The Royal Arsenal Co-operative Society (RACS) was a consumer co-operative based in south east London; taking its name from the royal munitions works (Royal Arsenal)at Woolwich.
Set up in 1868 by 20 workers from the Royal Arsenal, the RACS began as a food shop in a house in Plumstead and expanded into a huge range of commercial, social & political activities. At its height (circa 1975) the society had spread across most of South London and parts of Hampshire, Berkshire, Kent, Surrey and Sussex, had 500,000 members and sales exceeding £60million. Yet by 1985 its commercial problems were such that it merged into the national Co-operative Wholesale Society.
Retail & services
The RACS ran not just food shops (a founding aim of the UK consumer co-operative movement being the provision of cheap unadulterated food) but also milk, bread & fuel deliveries, department stores, a bookshop, jewellery department, shoe shops and chemists. Other services included removals, catering, undertakers (customers included Herbert Morrison), hairdressers, laundry, a travel agency, life insurance & savings clubs. As was usual for such co-operative societies, members were paid a dividend in proportion to their spending with the society - at one point in embossed tin tokens, later by the quoting of a "Divi Number", towards the end by stamps.
Production & distribution
To support its retail activities the RACS established bakeries, bought farms & piggeries and built food processing factories. It owned stables & railway wagons, an abbatoir, dairy, a frozen food plant, a fleet of coaches and two hotels on the Isle of Wight.
From 1878 onwards 2.5% of the society's profits were spent on education. The RACS had an Education Department, ran classes and sports days, opened reading rooms, supported the Woodcraft Folk & the Co-operative Women's Guild, a cricket club, orchestras and at one point two choirs conducted by (Sir) Michael Tippett. The society opened its first library in Woolwich in 1879, and it was 20 years before the local authority followed.
Perhaps surprisingly, in 1900 the RACS became a large-scale housing developer by building the Bostall Estate on its farmland in Abbey Wood - its Works Department constructing over a thousand homes. The streets still bear co-operative-theme names, such as Owenite (after Robert Owen), Commonwealth, Rochdale (after the 'Rochdale Pioneers'), McLeod and WillRose (founder-members). In 1925 the RACS bought the 1250-home Royal Arsenal workers estate at Well Hall in Eltham from the Government, which it then renamed the Progress Estate.
The RACS was always one of the more political co-operative societies. Its motto was "Each for All and All for Each", it employed a Political Secretary, published magazines and newspapers (such as "Comradeship" & "The Wheatsheaf") and housed Basque refugees from the Spanish Civil War (see also Milk for Spain). The RACS supported the campaign for working-class political representation (see Labour Representation Committee) and the election of Will Crooks as MP for Woolwich. It chose to affiliate directly to the Labour Party rather than to the more usual Co-operative Party. As well as the usual co-op dividend to its customer-members, the RACS also paid a "bonus to labour" - for instance paying the tradesmen building the Bostall Estate a halfpenny an hour above the Trade Union rate. Overall control of the RACS rested with a full-time Management Committee elected by society members under proportional representation.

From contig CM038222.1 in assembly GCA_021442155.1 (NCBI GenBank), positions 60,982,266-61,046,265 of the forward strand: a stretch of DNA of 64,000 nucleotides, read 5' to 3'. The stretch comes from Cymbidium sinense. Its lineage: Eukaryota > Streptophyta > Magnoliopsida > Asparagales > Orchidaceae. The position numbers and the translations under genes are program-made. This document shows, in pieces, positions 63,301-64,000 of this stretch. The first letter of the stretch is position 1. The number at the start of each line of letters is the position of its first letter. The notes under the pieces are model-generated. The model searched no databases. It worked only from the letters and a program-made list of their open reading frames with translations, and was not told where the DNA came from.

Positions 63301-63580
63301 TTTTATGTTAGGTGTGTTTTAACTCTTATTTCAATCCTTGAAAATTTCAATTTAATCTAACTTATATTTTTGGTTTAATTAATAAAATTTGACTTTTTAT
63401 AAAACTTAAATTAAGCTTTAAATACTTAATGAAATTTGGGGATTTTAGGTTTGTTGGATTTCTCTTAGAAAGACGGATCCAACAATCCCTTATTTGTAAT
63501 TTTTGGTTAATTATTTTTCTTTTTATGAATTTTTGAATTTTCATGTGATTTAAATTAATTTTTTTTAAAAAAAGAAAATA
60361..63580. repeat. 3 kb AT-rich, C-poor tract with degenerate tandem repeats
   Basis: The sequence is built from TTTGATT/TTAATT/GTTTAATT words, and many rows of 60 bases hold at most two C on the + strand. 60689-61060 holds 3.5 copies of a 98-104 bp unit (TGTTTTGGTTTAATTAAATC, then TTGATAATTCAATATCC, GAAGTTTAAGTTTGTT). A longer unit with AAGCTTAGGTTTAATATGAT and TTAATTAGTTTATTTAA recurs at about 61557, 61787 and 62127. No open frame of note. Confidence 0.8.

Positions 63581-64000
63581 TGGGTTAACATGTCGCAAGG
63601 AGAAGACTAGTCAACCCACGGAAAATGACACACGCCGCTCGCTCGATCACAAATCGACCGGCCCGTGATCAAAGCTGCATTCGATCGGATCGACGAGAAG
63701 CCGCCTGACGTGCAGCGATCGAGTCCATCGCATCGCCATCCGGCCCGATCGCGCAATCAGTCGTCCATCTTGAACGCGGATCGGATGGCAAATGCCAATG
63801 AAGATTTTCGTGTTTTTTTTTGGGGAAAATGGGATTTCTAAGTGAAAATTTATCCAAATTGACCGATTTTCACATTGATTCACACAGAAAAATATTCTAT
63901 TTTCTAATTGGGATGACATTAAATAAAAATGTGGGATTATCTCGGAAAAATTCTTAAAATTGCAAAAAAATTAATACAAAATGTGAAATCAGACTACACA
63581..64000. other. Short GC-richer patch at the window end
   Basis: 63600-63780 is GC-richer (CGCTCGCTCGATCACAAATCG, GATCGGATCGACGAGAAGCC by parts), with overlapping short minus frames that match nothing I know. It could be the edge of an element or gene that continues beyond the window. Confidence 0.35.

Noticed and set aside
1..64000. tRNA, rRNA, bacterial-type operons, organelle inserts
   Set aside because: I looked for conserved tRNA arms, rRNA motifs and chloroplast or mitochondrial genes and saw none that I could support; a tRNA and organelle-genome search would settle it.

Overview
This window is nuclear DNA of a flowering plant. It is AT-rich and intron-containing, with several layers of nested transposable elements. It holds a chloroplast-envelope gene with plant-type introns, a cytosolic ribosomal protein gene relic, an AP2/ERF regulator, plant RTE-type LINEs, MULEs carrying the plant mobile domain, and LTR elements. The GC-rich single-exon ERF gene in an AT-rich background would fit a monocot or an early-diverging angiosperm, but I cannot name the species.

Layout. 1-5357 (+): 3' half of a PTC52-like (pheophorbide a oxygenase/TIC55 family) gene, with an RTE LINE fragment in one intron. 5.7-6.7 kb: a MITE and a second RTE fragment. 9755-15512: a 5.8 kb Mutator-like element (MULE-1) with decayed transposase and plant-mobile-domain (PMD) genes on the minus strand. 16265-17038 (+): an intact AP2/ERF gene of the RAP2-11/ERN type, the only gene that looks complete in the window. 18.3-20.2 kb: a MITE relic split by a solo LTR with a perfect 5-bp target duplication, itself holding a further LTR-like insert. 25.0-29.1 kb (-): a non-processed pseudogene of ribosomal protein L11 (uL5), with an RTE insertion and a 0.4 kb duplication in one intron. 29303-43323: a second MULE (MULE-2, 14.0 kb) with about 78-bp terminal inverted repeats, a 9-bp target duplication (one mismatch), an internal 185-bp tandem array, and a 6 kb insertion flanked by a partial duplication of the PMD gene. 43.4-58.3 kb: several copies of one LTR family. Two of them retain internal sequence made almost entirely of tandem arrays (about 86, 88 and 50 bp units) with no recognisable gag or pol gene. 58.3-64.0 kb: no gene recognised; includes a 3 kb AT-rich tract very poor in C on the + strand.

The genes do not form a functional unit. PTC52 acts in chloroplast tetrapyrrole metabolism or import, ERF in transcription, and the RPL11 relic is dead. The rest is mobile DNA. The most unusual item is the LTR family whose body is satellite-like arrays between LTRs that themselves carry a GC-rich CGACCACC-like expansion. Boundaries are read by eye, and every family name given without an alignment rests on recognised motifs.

Decline and fall
By the late 1970s the RACS was in trouble. Greater customer affluence and competition from supermarket chains such as Sainsbury's were changing the society's market - its size & democratic ownership structure made it slow to adaptTemplate:Fact. Membership declined, weakening the society's democratic basisTemplate:Fact. Reserves dwindled and dividend payments - for many, the Co-op's unique selling point - all but ceased.Template:Fact In 1985, after a century of expansion in size & scope the RACS avoided collapse by 'transferring its engagements' to the national Co-operative Wholesale Society. Many of the former RACS supermarkets and funeral homes remain as Co-op outlets, but most of the rest is history.
Other London-area consumer co-operative societies
- South Suburban Co-operative Society
- London Co-operative Society
- Enfield Highway Co-operative Society
- Invicta Co-operative Society
- Rita Rhodes An Arsenal for Labour: the Royal Arsenal Co-operative Society and Politics 1896-1996, Holyoake Books, 1999,ISBN 0-85195-253-4
- Walter T. Davis & William B. Neville The history of the Royal Arsenal Co-operative Society, Ltd. 1868-1918,Pioneer Press, 1921
- Minute books and papers of the Royal Arsenal Co-operative Society, 1868-1986, Adam Matthew Pubs., 1994, ISBN B0000EEZ1F
- Alex. Mcleod & T. Geo. Arnold, The origin and progress of the Royal Arsenal Co-operative Society, Co-operative Printing Society, 1896
- Ron Roffey, The Co-operative Way, Membership Services of South East Co-op, 40 Orchard Street, Dartford, Kent, DA1 2DG, ISBN 0-85195-256-9
- John Attfield, With Light of Knowledge: Hundred Years of Education in the Royal Arsenal Cooperative Society, 1877-1977, Journeyman, 1981, ISBN 0-904526-67-4
- RACS Minutes Books & Papers, Adam Matthew Pubs.
- Bert A. French Boyhood memories of Eltham
- Rod Le Gear/Kent Archaeological Society The Building of the Bostall Estate
- Ideal homes - Progress Estate
- "Good service in life and death", This is Local London, 9 July 2003
- E.F.E. Jefferson, The Woolwich Story, Woolwich & District Archeological Society, Jan 1970
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